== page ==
Collect modules that `use` some other module at compile time

Hello,

I need some help with the following problem (Bascially I want to store at compile time all modules using some other module, along with their opts).

defmodule Root do
  @modules %{} # Mapping from __MODULE__ to opts

  def __using__(opts) do
    quote do
        @opts unquote(opts)

        def hello(), do: "Hello from #{__MODULE__}"

        # How do I store __MODULE__ and its @opts
        # inside Root.@modules?
        # ...
    end
  end

  def modules_using_me: @modules
end

defmodule A do
  use Root, id: A1
end

defmodule B do
  use Root, id: B1
end

Then to get the modules __using__ Root I would call

iex> Root.modules_using_me()
%{A: [id: A1], B: [id: B1]}

OR

iex> SomeOtherModule.modules_using_root()
%{A: [id: A1], B: [id: B1]}

Could anyone give me some ideas? I already tried to accumulate into a Root attribute all other modules, but obviously it fails since Root module is already compiled.

Thank you!

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As you observe, Root cannot know what modules use it at compile time, because it must first be compiled itself. Indeed, at compile time only module A could know if it used Root.

You can leverage module attributes to ask A which modules it has used—example code for that here.

Alternatively, since A knows what it’s used, you could inject that information into other modules that use A if you take control of its __using__ macro. This allows a module that uses both A and B to know what modules they respectively have used. This is pretty abstract and hard to explain—I have example code demoing the concept here.

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Thank you for your reply @christhekeele. Unfortunately it doesn’t address my challenge. I need a way to record all the modules that are __using__ the Root module. Also, these modules are not to be used any further like in your second demo.

I’m not sure that’s possible. When Root.__using__ is expanded, the only context it has access to is the module using it (A in our example). So any tracking you want to do must occur within A.

There are only two ways I’m aware of to try to pass information A knows about to modules at compile time: using a macro defined in A (like giving it its own __using__ macro and using it elsewhere); or a @before_compile macro callback (which must come from an already compiled module as well).

I understand your challenge pretty well—since I developed both of those examples a couple of years ago grappling with the same problem. Despite a lot of metaprogramming since then, I haven’t been able to find a way to accomplish exactly what you want in pure Elixir, and those techniques sufficed.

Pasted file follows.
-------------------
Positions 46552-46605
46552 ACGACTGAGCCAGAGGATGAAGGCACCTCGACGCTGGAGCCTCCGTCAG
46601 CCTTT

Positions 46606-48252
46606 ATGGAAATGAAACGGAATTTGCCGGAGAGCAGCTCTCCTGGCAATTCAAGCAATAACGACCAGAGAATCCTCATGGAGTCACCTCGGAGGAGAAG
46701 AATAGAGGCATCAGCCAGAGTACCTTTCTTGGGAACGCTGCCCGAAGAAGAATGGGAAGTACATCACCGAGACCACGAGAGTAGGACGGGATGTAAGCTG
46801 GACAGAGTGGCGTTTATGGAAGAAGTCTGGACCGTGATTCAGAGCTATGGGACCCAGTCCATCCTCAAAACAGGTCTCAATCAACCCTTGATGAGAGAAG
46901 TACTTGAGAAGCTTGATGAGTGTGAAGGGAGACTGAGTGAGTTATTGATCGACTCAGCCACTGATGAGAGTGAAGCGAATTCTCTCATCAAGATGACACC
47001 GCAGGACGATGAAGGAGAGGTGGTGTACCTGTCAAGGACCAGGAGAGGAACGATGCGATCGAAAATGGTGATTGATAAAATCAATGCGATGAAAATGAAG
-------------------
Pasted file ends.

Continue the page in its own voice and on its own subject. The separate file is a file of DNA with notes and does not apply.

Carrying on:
Ultimately I’m pretty sure the problem is intractable, because of the core problems:

  • Root must be compiled to be used
  • only __using__ modules know when Root is used

So all you can really do when Root is used is to push that information around. You can put it in A, or use other techniques to put it in other modules, but by definition and the need for an acyclic module graph, you cannot ever put that information into Root itself.

That isn’t to say you couldn’t use techniques outside of pure compile-time Elixir macros to store this information somewhere. The obvious example that comes to mind is a file somewhere. Alternatively, the closest data store adjacent to pure Elixir that is available when the Elixir compiler is executing is :ets. However, no matter how you handle it you run in to the issue where whenever during compilation you need the compiler to access that information, you can’t be fully sure that all modules that would contribute to it have finished compiling.

I don’t need the list of modules at compile time (although that would be a bonus) but rather at runtime. I have a GenServer that needs this information. Let’s call it GS. I tried to inspect all loaded modules at GS's init via :code.all_loaded, call some special function I inserted inside Root's __using__, however it looks like not all modules are loaded at the time GS is initialized, thus I don’t get a complete picture. Note: GS is started in one app, while A and B in another, probably that’s why GS doesn’t see all loaded modules.

Your problem sounds similar to protocol consolidation. You might find some inspiration in https://github.com/OvermindDL1/protocol_ex which has a custom mix compiler task that scans the beam files for modules that declare implemtations of a protocol.

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I can easily add a function that returns all implementations of the given protocol too (I think I have it in a descriptor but it’s not really ‘public’ stuff?), but if that is the only feature you are needing then the normal elixir protocols already has that feature too.

But yeah, the scanner part itself could easily do that, copy it into your project and just have it be a compiler that generates the information necessary after everything else is already compiled. :slight_smile:

2 Likes